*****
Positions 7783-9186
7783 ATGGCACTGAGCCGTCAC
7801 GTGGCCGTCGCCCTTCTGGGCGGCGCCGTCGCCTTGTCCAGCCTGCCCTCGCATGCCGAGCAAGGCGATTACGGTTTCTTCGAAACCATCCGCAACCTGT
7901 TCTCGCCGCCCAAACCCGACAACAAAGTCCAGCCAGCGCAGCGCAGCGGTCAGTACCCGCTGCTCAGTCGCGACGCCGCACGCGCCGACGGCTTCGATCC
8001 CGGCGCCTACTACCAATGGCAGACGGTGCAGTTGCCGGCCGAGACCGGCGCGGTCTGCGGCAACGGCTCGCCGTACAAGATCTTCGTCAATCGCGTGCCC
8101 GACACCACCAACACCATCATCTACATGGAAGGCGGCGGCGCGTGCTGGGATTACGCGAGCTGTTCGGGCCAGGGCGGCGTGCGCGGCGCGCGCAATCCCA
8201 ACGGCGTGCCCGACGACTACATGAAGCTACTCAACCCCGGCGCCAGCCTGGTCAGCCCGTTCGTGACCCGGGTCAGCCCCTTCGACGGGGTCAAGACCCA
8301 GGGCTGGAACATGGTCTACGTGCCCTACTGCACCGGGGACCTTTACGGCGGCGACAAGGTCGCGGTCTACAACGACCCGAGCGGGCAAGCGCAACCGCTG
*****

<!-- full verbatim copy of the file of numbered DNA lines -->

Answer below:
Positions 7783-9186
7783 ATGGCACTGAGCCGTCAC
7801 GTGGCCGTCGCCCTTCTGGGCGGCGCCGTCGCCTTGTCCAGCCTGCCCTCGCATGCCGAGCAAGGCGATTACGGTTTCTTCGAAACCATCCGCAACCTGT
7901 TCTCGCCGCCCAAACCCGACAACAAAGTCCAGCCAGCGCAGCGCAGCGGTCAGTACCCGCTGCTCAGTCGCGACGCCGCACGCGCCGACGGCTTCGATCC
8001 CGGCGCCTACTACCAATGGCAGACGGTGCAGTTGCCGGCCGAGACCGGCGCGGTCTGCGGCAACGGCTCGCCGTACAAGATCTTCGTCAATCGCGTGCCC
8101 GACACCACCAACACCATCATCTACATGGAAGGCGGCGGCGCGTGCTGGGATTACGCGAGCTGTTCGGGCCAGGGCGGCGTGCGCGGCGCGCGCAATCCCA
8201 ACGGCGTGCCCGACGACTACATGAAGCTACTCAACCCCGGCGCCAGCCTGGTCAGCCCGTTCGTGACCCGGGTCAGCCCCTTCGACGGGGTCAAGACCCA
8301 GGGCTGGAACATGGTCTACGTGCCCTACTGCACCGGGGACCTTTACGGCGGCGACAAGGTCGCGGTCTACAACGACCCGAGCGGGCAAGCGCAACCGCTG